I’ve been meaning to write about the almost incomprehensible death of Hal Willner (of Covid-19 complications) since his passing on April 7, but to be honest, I couldn’t figure out what to say. There have been some high profile obituaries and tributes (just google his name). My wife just sent me Elvis Costello’s moving remembrance, and that finally got me typing. Like Elvis, I’m taking the personal approach.
[If you don’t know about Hal, the extraordinary record producer/impresario/raconteur/eccentric and longtime Saturday Night Live music supervisor, and the man who discovered Jeff Buckley, check out the 2017 New York Times article Hal Willner’s Vanishing, Weird New York.]
I first met Hal in 1984, when I was the assistant to A&M Records president Gil Friesen. Part of my job involved turning Gil on to things I thought might be of interest to him. One day John Telfer, the manager of A&M artist Joe Jackson, mentioned Joe was doing a track for a Thelonious Monk tribute album produced by John’s friend Hal Willner. At that time, Hal had only recorded a few tracks, and John was helping him find a home for it. Hal had previously produced a Nino Rota tribute album with mostly jazz artists, but this time, he planned to use a more eclectic mix of rock and jazz artists. I was intrigued.
I spoke to Hal to get more details before pitching it to Gil, who like myself was a jazz fan. Though we knew it wasn’t going to sell millions of copies, it sounded like a great project, and something we wanted for A&M. Pretty quickly we made a deal for the album—and Hal and I became friends.
We made three albums with Hal at A&M, and I think they are in some ways his ‘greatest hits’: That’s The Way I Feel Now – A Tribute to Thelonious Monk (1984), Lost in the Stars: The Music of Kurt Weill (1985), and the cumbersomely titled (more about that later) Stay Awake: Various Interpretations of Music From Vintage Disney Films (1988). Each is a classic in its own way. Yes, they had big names like Sting, Lou Reed and Tom Waits doing songs you’d never expect, but Hal loved cult heroes like Yma Sumac and Sun Ra, and excelled at putting together oddball collaborations that somehow worked, teaming Bonnie Raitt with Was Not Was, and Ringo Starr with A&M co-founder Herb Alpert and NRBQ’s Terry Adams.
As expected, none of these were runaway bestsellers that spawned hit singles. But they got great reviews, found an audience, and I think turned a bit of a profit. And we loved Hal and were happy to be involved in supporting great projects like these.
Hal was anything but a traditional record producer; he was more like an alchemist. A typical ‘producer’ might suggest changes to lyrics or an arrangement, or ask a musician to play a part differently. It seemed most of Hal’s work was done before entering the studio. He’d figure out which songs he wanted for an album, and then cast them, with a ‘lead’ performer, and supporting musicians. Hal relished mixing it up, teaming James Taylor with jazz musicians Branford Marsalis and John Scofield, or ‘word jazz’ poet Ken Nordine with guitarist Bill Frisell. I was in the studio for a few of his sessions, and his vibe, there and elsewhere, was pretty relaxed. He got everyone together and let the magic happen, maybe making a gentle suggestion, or asking for another take. And it worked! Those records sounded great then, and sound great now.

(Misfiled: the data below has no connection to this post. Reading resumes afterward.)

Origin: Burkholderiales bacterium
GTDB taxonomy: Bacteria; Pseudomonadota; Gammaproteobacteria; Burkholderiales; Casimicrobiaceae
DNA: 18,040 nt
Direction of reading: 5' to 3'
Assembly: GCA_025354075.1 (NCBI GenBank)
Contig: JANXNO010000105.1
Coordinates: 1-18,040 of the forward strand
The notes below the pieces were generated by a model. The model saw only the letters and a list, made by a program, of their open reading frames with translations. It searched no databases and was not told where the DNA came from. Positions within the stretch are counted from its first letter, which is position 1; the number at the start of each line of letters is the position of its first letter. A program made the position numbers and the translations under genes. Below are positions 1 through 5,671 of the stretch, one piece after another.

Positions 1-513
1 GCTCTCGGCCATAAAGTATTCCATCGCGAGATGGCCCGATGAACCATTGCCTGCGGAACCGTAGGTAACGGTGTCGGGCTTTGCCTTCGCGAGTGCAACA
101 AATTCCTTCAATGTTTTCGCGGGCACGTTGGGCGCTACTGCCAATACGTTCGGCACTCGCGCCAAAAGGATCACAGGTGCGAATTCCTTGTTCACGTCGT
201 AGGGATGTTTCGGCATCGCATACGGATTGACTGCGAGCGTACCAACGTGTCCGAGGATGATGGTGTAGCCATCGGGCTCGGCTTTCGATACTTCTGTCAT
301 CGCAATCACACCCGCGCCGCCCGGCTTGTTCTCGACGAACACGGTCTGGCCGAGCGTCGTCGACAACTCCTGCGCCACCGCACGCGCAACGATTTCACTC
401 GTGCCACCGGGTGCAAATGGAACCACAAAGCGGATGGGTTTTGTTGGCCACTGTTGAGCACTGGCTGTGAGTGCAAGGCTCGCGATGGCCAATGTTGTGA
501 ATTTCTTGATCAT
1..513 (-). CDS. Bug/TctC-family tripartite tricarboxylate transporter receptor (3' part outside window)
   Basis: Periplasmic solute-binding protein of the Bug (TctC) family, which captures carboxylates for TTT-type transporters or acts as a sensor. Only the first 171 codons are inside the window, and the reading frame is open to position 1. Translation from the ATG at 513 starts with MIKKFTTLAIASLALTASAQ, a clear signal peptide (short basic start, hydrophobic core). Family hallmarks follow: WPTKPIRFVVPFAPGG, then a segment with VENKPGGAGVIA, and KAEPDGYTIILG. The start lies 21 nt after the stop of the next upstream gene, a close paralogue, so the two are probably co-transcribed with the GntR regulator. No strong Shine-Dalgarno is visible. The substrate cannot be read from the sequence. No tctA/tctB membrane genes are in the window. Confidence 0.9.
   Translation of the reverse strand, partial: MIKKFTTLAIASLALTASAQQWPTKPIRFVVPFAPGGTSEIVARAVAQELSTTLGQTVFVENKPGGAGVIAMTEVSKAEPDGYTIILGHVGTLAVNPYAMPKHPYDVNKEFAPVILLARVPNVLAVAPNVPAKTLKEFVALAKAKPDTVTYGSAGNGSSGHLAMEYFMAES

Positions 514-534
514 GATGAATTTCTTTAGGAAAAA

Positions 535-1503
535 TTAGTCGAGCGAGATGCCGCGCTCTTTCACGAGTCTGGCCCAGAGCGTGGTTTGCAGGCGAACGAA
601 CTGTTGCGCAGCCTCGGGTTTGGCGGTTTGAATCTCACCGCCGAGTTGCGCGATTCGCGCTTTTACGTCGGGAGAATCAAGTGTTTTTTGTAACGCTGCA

As many have noted, Hal was an endearing oddball and a master raconteur. Here’s just one great Hal story.
Hal decided his next album would be a tribute to songs from Disney movies—“I Wanna Be Like You” from Jungle Book, “Heigh Ho” from Snow White and the Seven Dwarfs, “Zip-A-Dee-Doo-Dah” from Song of the South, etc.
He was pretty far along with recording when he came to see me to talk about the album cover (by this time, I’d been promoted to vice president of marketing and creative services). We were excited about the project, and Hal casually let slip that the people at Disney, ahem, might not be sharing our enthusiasm. In fact the lawyers at Disney viewed their copyrights and trademarks as sacrosanct, their holy grails, and weren’t into some weirdo New York record producer putting together a tribute album with a bunch of musicians they’d never heard of. I’ll never forget Hal telling me the Disney business affairs lawyer he met with had a sign on his desk that said, in reference to Disney’s most important character, “Don’t Mess With the Mouse”.
That explains the legalese of the album title: Stay Awake: Various Interpretations of Music from Vintage Disney Films. This was not to be mistaken for a Disney project. I remember a particularly tense meeting with Hal, the Disney and A&M lawyers, and our marketing staff, where we learned we could absolutely, positively use NO images from any Disney anything on the album cover or in any marketing materials. Great, we thought–a Disney based project, and we could barely use the name Disney in marketing or even describing it.